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Revisiting WebQuests in a Web 2 World.

Revisiting WebQuests in a Web 2 World.



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Published by Joel C. Yuvienco
How developments in technology and pedagogy combine to scaffold
personal learning
How developments in technology and pedagogy combine to scaffold
personal learning

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Published by: Joel C. Yuvienco on Apr 03, 2008
Copyright:Attribution Non-commercial


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Interactive Educational Multimedia, Number 15 (October, 2007), pp. 1-17http://www.ub.edu/multimedia/iem
Revisiting WebQuests in a Web 2 World.How developments in technology and pedagogy combine to scaffoldpersonal learning
Thomas March
Ozline.com (Euroa, Mittagong, New South Wales, 2575 Australia)tom@ozline.com
The WebQuest was launched in 1995 to scaffold advanced cognition by integratingthe “ill-structured” nature of the World Wide Web with a process that guides novicesthrough decisions and experiences that characterize experts’ behaviors. Recently, theWeb has morphed into Web 2.0 with its social networking sites, blogs, wikis andpodcasts. Given this richness, revisiting WebQuests is in order. This paper reviewsthe critical attributes of true WebQuests and reviews recent research in thinkingroutines and intrinsic motivation to recommend new paths for WebQuests that couldscaffold student use of Web 2.0 environments, enabling a shift toward authenticpersonal learning.
WebQuests; Web 2.0; weblog; blogs; intrinsic motivation; thinking dispositions
The WebQuest strategy for integrating the World Wide Web into classroom learning was launched inearly 1995 by Professor Bernie Dodge at San Diego State University. The present author had theopportunity to work closely with Dodge for five years to develop the WebQuest from his early “Thoughts About” (Dodge, 1995) to a fairly-well codified strategy. Serving as graduate student,research fellow and colleague, the author’s early role focused on the creation of exemplary WebQuests.These might be used by students and teachers, but also stood as models for others interested increating their own Web-based learning activities. Since 1995, the author has regularly produced newWebQuests and other related formats (March, 1997) in an attempt to extend our understanding of what facilitates effective Web-based learning.
With the emergence of Web 2 applications (O’Reilly, 2005) like social networking, wikis, blogs andpodcasts, the potential to use a Web environment to pursue true personal learning has become areality. This article reiterates the key features of an effective WebQuest and identifies evolutionarypaths for the scaffolding strategy that can be used by teachers and researchers to assist students inachieving new dimensions of learning through use of rich Web 2 applications within a personal learningcontext. Rather than force-fit an earlier approach to current technologies, revisiting the WebQuest in aWeb 2 world highlights its benefit to both students and teachers as a framework for leveragingachievement and maximizing authentic learning.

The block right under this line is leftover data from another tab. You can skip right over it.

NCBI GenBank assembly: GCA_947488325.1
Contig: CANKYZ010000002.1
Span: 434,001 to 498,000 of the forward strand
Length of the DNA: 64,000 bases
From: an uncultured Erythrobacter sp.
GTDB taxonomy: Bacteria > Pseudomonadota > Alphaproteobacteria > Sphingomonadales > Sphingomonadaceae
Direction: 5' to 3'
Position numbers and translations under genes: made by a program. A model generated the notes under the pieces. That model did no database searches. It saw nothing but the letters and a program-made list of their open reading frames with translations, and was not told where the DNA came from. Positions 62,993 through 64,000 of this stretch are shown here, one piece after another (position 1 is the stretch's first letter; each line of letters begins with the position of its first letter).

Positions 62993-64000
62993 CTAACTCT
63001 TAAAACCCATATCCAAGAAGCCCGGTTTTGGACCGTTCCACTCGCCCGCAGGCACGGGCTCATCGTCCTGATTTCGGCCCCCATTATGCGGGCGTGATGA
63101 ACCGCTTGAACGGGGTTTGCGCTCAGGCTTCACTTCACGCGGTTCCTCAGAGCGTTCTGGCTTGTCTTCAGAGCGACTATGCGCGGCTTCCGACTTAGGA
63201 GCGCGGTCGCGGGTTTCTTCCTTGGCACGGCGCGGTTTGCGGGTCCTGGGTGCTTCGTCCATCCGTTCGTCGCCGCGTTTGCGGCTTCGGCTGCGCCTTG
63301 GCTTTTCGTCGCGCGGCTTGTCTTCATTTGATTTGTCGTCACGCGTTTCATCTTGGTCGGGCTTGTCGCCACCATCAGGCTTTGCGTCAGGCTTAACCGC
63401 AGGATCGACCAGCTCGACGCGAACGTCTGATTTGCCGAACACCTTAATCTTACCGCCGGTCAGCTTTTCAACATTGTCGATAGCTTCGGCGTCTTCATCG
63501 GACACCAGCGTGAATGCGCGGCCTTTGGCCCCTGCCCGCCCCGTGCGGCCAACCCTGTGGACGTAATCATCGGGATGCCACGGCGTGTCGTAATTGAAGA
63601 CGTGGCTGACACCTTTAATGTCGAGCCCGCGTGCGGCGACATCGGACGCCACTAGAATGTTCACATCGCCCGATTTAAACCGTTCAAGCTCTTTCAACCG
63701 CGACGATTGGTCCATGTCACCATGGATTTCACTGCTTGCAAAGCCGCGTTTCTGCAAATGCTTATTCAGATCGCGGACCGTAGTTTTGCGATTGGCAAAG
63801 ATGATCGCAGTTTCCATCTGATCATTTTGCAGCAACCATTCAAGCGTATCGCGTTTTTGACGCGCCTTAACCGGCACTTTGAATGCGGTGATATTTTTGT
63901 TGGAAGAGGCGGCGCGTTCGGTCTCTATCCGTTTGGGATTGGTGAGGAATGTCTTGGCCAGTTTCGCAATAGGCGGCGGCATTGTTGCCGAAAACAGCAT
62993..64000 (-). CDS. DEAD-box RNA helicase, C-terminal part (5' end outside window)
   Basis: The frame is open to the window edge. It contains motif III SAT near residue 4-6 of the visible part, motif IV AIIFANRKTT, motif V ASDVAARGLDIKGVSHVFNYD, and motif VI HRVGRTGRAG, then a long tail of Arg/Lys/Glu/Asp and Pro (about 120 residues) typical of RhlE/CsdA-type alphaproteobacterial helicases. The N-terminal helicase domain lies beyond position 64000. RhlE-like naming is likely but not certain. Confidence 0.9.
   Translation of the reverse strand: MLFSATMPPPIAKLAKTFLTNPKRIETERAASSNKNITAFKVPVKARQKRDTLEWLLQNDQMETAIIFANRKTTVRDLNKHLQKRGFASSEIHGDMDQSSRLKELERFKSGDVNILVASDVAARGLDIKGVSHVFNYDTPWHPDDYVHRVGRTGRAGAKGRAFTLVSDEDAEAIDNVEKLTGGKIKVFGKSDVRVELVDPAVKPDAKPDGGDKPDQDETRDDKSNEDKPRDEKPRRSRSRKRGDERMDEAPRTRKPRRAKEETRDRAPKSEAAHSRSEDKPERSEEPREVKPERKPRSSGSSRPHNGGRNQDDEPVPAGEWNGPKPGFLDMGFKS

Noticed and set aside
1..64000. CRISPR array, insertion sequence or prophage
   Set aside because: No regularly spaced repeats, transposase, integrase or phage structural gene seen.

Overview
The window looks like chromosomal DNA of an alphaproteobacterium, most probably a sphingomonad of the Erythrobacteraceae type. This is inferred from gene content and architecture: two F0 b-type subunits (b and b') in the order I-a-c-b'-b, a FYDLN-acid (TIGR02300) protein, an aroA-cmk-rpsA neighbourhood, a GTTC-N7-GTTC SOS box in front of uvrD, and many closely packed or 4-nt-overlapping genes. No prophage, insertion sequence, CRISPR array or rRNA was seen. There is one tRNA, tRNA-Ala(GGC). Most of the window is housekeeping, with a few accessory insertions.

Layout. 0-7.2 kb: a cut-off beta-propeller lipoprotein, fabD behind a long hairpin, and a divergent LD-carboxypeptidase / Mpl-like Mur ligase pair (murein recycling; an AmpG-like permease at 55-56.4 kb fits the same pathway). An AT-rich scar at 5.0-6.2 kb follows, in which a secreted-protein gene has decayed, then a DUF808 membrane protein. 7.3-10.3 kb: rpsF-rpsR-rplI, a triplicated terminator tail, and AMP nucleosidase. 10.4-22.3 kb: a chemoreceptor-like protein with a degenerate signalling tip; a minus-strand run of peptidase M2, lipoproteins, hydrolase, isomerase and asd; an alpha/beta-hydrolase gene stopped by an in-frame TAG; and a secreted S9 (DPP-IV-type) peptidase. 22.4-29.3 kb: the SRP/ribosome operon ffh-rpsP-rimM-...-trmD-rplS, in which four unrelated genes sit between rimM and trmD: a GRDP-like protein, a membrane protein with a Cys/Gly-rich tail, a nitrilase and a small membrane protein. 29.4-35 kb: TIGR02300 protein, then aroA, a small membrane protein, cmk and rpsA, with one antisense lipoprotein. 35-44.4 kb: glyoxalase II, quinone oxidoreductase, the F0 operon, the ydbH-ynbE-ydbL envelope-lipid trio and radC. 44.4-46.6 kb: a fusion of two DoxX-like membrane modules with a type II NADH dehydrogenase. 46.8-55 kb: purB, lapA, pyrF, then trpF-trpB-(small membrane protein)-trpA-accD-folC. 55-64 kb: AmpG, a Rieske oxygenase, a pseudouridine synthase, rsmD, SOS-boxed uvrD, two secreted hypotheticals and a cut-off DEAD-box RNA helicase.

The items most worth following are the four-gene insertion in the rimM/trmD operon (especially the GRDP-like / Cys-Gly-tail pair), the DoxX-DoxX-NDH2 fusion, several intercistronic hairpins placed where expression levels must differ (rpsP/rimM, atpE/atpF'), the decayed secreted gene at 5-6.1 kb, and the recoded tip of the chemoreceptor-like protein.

Key Elements of WebQuests
What happens when students who are used to completing knowledge acquisition tasks turn to the Webas a source for information? Something like this question arose in 1994 as San Diego State University’sDepartment of Education became networked to the World Wide Web. Even in those early days of poorsearch engines and text-only pages, it was evident that traditional “research” assignments ported tothe Web would tend to invite either “copy and paste mastery” or invoke the cognitive dissonance thatcan lead to advanced critical thinking. For students trained to see resources as “information,” havingthem digitally available merely ended the tedium of hand-copying text. For others inclined to questionwhat they read, the “everyman as publisher” aspect of the Web offered a practical reason to exercisecritical thinking. In recognition of this dichotomy, the WebQuest was offered as a template to scaffoldadvanced cognition within a constructivist orientation.In its first appearance, Dodge defined the WebQuest as “an inquiry-oriented activity in which some orall of the information that learners interact with comes from resources on the internet” and usedheadings to signal the critical attributes of a WebQuest. Beyond the obvious introduction andconclusion, the key features were the “task,” a “set of information sources,” a “description of theprocess” involved in achieving the task, as well as some “guidance on organizing the information” (Dodge, 1995). Early on, the to-and-fro of instructional design discussions suggested refinements tothe first bullet points followed by further modifications highlighted through implementation andevaluation of teacher and student feedback. After nearly a decade conducting workshops, writingarticles and developing many WebQuests, the present author found it necessary to offer a refineddefinition as follows:A WebQuest is a scaffolded learning structure that uses links to essential resources on theWorld Wide Web and an authentic task to motivate students' investigation of an open-ended question, development of individual expertise, and participation in a group processthat transforms newly acquired information into a more sophisticated understanding. Thebest WebQuests inspire students to see richer thematic relationships, to contribute to thereal world of learning, and to reflect on their own metacognitive processes.Without restating the detailed rationale of this definition found in “The Learning Power of WebQuests,” (March, 2003), what is important for the present discussion are the core elements that form a part of every WebQuest: a scaffolding structure that encourages student motivation and facilitates advancedthinking with integration of an enriched learning resources. Amidst these four elements are subtleties